Editor’s note: This article has been updated to clarify that Johnson & Johnson has settled patent lawsuits allowing three Stelara biosimilars to launch in the first half of 2025.
The guessing game surrounding the identities of the first 10 drugs to be selected for Medicare price negotiations under the Inflation Reduction Act (IRA) finally ended on Aug. 29 when CMS published the list of agents. While many on the list were expected, there were still a few surprises, and other uncertainties around the process remain, industry experts say.
The first 10 Medicare Part D drugs selected by CMS to be negotiated — listed in order of their total Part D gross covered prescription drug cost from June 1, 2022, through May 31, 2023 — are:
- Eliquis (apixaban) from Bristol Myers Squibb and Pfizer Inc.;
- Jardiance (empagliflozin) from Boehringer Ingelheim and Eli Lilly and Co.;
- Xarelto (rivaroxaban) from the Janssen Pharmaceutical Companies of Johnson & Johnson;
- Januvia (sitagliptin) from Merck & Co., Inc.;
- Farxiga (dapagliflozin) from AstraZeneca;
- Entresto (sacubitril/valsartan) from Novartis Pharmaceuticals Corp.;
- Enbrel (etanercept) from Amgen Inc.;
- Imbruvica (ibrutinib) from the Janssen Pharmaceutical Companies of Johnson & Johnson and AbbVie Inc.;
- Stelara (ustekinumab) from the Janssen Pharmaceutical Companies of Johnson & Johnson; and
- Fiasp, Fiasp FlexTouch, Fiasp PenFill, NovoLog, NovoLog FlexPen and NovoLog PenFill (insulin aspart) from Novo Nordisk.
During that same time period, approximately 8,247,000 Part D beneficiaries used these drugs, which accounted for approximately 20% of total Part D gross covered prescription drug costs — or about $50.5 billion. Beneficiaries paid $3.4 billion in out-of-pocket costs for the agents in 2022.
To create the list of drugs, CMS first identified potential qualifying single-source drugs — those small-molecule drugs with seven years since FDA approval or licensure and biologics with at least 11 years as of the publication date of the negotiation list that do not have generic or biosimilar competition. Certain orphan drugs, agents with low Medicare spending, plasma-derived products and drugs with a small biotech exception were excluded.
Then CMS selected the 50 qualifying single-source drugs with the highest total Part D covered prescription drug costs and ranked them according to those costs. After excluding any biologics that had a high likelihood of facing biosimilar competition within a specified time, the agency selected the 10 agents with the highest costs.
Four drugs qualified for the small biotech exemption, and no drugs were excluded due to potential biosimilar competition.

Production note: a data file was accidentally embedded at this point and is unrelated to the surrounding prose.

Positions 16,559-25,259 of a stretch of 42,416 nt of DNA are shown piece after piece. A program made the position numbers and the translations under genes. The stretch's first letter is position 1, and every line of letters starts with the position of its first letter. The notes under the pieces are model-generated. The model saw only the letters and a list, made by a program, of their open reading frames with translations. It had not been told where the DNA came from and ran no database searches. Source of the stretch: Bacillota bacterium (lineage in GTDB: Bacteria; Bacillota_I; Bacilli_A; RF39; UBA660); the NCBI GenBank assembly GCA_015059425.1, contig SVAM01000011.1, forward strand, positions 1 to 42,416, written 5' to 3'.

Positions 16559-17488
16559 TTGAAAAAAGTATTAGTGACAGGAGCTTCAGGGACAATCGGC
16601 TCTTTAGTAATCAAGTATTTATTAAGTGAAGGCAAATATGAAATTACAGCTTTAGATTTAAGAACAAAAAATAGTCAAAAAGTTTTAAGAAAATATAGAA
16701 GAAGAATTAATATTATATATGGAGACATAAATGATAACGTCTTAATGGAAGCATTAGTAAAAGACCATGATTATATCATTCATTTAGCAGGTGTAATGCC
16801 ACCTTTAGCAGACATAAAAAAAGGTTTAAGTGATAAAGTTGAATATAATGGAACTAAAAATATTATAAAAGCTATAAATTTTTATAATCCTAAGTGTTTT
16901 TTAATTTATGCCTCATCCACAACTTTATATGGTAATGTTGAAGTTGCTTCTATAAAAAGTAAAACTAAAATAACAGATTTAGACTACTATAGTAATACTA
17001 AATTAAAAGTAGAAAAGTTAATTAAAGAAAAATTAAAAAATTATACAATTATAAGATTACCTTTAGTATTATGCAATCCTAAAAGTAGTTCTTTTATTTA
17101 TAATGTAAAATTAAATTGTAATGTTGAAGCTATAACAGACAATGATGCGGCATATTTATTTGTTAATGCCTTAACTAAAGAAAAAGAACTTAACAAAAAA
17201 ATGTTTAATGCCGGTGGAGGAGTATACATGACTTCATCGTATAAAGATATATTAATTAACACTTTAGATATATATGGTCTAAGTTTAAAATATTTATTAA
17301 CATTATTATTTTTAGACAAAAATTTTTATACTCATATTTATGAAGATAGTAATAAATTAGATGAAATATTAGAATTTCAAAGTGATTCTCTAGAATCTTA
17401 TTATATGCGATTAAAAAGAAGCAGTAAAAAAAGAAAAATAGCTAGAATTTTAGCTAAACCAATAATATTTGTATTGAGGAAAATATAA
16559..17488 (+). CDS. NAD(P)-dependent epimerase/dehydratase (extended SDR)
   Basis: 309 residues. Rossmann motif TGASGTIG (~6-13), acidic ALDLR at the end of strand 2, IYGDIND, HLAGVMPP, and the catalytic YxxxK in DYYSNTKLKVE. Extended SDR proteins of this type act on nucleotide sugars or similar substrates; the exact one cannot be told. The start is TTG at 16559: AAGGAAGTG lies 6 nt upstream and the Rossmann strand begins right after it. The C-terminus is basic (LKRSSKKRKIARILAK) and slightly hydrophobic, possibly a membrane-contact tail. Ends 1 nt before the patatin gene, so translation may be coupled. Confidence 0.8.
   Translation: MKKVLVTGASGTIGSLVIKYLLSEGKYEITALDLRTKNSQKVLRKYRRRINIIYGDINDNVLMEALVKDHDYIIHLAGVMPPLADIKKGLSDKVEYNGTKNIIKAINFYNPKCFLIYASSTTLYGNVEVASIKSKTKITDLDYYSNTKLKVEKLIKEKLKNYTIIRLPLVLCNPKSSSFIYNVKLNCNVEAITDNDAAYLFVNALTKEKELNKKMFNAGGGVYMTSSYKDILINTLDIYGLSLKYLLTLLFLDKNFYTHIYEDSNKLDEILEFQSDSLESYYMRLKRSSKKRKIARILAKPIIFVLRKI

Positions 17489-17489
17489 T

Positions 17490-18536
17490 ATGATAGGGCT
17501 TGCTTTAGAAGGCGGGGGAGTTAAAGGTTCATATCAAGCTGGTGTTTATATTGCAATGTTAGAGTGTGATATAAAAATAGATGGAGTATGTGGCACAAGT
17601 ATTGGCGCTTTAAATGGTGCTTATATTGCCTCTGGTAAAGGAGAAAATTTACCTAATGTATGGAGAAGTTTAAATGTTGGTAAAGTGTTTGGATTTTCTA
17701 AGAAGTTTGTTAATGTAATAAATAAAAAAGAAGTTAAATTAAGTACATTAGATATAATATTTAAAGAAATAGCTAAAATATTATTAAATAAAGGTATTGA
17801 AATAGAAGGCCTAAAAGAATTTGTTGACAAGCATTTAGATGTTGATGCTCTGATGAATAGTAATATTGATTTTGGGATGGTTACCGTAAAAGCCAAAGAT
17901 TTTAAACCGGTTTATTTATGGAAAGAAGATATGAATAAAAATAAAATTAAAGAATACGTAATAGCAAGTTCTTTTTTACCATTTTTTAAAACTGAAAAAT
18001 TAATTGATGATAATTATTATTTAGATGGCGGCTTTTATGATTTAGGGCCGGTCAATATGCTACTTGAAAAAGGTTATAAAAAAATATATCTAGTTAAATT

Companies with drugs on the list have until Oct. 2, 2023, to submit data and information on those products to CMS. In the fall, CMS and each manufacturer may have a meeting on that data submission, and between Oct. 30, 2023, and Nov. 15, 2023, CMS will hold a public patient-focused meeting for each of the drugs.
Those sessions are:
- Eliquis: Oct. 30 at 12-1:30 EDT
- Enbrel: Oct. 31 at 12-1:30 EDT
- Entresto: Nov. 1 at 12-1:30 EDT
- Farxiga: Nov. 2 at 12-1:30 EDT
- Fiasp, Fiasp FlexTouch, Fiasp PenFill, NovoLog, NovoLog FlexPen and NovoLog PenFill: Nov. 3 at 12-1:30 EDT
- Imbruvica: Nov. 6 at 12-1:30 EST
- Januvia: Nov. 7 at 12-1:30 EST
- Jardiance: Nov. 8 at 12-1:30 EST
- Stelara: Nov. 14 at 12-1:30 EST
- Xarelto: Nov. 15 at 2-3:30 EST
CMS will send a proposed maximum fair price for each drug by Feb. 1, 2024, and drugmakers will have until March 2, 2024, to either accept the price or propose a counteroffer. The negotiation process ends Aug. 1, 2024, and CMS will publish the maximum fair price for the drugs by Sept. 1, 2024. Those prices will go into effect on Jan. 1, 2026.
Drug List Raised Some Questions
Kyra Lee, Ph.D., a consultant for life sciences consulting firm Innopiphany LLC, says that there were “a couple surprises on the list,” such as the absence of Pfizer’s Ibrance (palbociclib) and Xtandi (enzalutamide) from Astellas Pharma US, Inc. and Pfizer Inc. “Astellas likely took legal action against CMS believing that Xtandi will be up for negotiation. Nevertheless, CMS is selecting their top 10 initial drugs drawing from its internal expenditure data spanning from June 2022 to May 2023. Because of this, there will be inherent discrepancies in accuracy when measured against publicly available data.”
On the other hand, she tells AIS Health, a division of MMIT, that she did not expect Stelara and Farxiga to be included based on 2021 spending data. “However, emergence of spending trends for drugs like Farxiga and Stelara likely surpassed earlier predictions.”
Johnson & Johnson so far has settled patent lawsuits allowing three Stelara biosimilars to launch in the first half of 2025. The three products do not have FDA approval at this point, but would those agreements preclude the inclusion of Stelara due to the biosimilar delay section of the IRA? Lee says it’s “important to note that biosimilar delays are only available to ‘extended-monopoly drugs,’” which for applicability year 2026 applies only to drugs receiving Biologics License Application (BLA) “licensure between Jan. 1, 2010, and Jan. 1, 2014, and Stelara was approved in 2009, which falls outside of the scope of this extension.”